While improving her Korean skills in South Korea, Shelby Gogal has squeezed in time for exploration in the city of Seoul, traveling anywhere from a cozy cat café to a grand Korean palace.
Gogal is a third-year majoring in linguistics and minoring in Korean. She is spending the autumn semester at Korea University in Seoul, studying history, language and linguistics.
“My overall goal was to make the best of my time here and to try everything I can, and I think I’ve done a pretty good job of that so far!” Gogal said.
Wanting to study abroad since studying Korean in high school, Gogal was also inspired by her sister’s time in studying at a branch campus of Korea University in 2019.
“I cook a lot of Korean food at home and have taken a Korean language class almost every semester at Ohio State, so I knew I needed to go and experience the culture and language firsthand before I graduated,” Gogal said.
On top of attending her Korean class four times a week, Gogal participates in the university's language exchange program twice a week for an hour and a half to practice her Korean skills and help her partner improve their English skills. All Gogal’s coursework is online as a precaution against COVID-19.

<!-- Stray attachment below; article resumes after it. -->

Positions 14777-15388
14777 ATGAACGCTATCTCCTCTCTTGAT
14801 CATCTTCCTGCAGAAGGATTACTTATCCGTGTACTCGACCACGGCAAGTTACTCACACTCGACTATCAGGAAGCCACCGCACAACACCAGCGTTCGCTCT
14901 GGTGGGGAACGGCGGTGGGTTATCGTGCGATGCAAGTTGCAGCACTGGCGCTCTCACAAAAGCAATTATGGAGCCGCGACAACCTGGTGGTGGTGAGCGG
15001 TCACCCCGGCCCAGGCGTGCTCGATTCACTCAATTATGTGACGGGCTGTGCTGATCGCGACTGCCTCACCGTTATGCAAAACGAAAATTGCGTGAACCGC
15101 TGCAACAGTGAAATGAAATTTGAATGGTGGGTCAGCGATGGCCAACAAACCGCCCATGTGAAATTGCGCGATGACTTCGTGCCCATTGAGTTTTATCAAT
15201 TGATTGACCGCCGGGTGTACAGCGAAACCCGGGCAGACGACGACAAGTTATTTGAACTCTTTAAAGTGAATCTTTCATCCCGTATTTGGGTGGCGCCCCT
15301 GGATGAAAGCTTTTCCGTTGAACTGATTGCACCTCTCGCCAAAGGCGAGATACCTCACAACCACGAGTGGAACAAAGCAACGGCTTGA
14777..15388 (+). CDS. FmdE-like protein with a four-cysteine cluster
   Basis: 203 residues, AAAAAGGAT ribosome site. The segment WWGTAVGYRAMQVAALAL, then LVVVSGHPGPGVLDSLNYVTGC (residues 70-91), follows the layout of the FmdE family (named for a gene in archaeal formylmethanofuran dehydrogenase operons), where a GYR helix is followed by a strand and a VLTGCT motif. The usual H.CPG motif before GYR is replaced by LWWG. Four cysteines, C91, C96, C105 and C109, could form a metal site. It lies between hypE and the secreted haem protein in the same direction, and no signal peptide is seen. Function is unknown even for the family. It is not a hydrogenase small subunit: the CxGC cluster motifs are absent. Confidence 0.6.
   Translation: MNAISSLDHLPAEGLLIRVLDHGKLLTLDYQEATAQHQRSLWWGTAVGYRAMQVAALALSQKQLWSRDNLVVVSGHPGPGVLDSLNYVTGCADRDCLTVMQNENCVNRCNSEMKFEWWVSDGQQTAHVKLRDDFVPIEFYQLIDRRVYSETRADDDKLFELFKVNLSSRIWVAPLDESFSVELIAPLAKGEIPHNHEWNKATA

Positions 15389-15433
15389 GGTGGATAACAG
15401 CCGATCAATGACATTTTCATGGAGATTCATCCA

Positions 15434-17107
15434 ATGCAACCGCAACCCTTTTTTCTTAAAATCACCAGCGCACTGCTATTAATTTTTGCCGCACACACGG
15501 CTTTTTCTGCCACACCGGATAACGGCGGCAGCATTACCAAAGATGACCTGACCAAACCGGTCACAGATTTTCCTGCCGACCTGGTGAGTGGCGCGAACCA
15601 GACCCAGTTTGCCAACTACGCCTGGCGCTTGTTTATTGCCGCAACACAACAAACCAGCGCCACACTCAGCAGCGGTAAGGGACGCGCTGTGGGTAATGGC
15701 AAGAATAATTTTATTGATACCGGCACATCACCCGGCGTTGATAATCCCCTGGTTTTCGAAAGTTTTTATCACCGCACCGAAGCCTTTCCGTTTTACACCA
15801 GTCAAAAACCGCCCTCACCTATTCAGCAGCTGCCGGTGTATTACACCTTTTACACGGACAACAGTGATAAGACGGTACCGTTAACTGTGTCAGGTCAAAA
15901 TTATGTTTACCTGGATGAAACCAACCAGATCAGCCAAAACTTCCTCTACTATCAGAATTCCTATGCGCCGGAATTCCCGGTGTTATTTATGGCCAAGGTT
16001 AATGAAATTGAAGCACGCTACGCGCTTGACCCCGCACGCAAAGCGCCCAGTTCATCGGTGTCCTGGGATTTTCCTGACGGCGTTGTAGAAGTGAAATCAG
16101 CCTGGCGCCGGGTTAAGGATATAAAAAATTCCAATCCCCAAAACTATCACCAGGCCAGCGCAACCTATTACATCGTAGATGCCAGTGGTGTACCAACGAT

“I also wanted to earn enough credits to complete my Korean minor and further my Korean skills,” Gogal said. “I would definitely say my Korean has improved, but I am very aware that I still have a long way to go until I can consider myself fluent.”
When not making her own lunch after class, Gogals walks to the main street in Anam and finds something there.
“Good food never cost too much, and lately, I have been obsessed with a small restaurant where I can get eight dumplings for 3,000 won—about $2.50!” Gogal said.
Lately, Gogal has been exploring neighborhoods in Seoul after class, traveling to different neighborhoods on the subway and finding dinner and study spots. When her roommate comes with her, they also eat dinner together and then head back to the dorm around 8 p.m. or 9 p.m.
“You can get basically anywhere in Seoul via subway, and we’ve definitely taken full advantage of this,” Gogal said.
Gogal has made it a goal of hers to visit lots of historical and entertaining places like museums, palaces and amusement parks in South Korea. She also manages to combat homesickness with a cat café in Seoul, reminding her of the five cats she has at home.
“I have recently become a regular at a cat café in Hongdae,” Gogal said. “I know almost all 20 of the cats' names and can get there without any directions on the subway.”
When Gogal first arrived in South Korea, she struggled with quarantining for two weeks in her hotel room, especially because she had left the United States by herself and had to watch people freely walking around Seoul out her window.
“However, I made it through quarantine and have made a lot of great memories since,” Gogal said. “The two weeks in quarantine now feel so short that it’s as if they never happened.”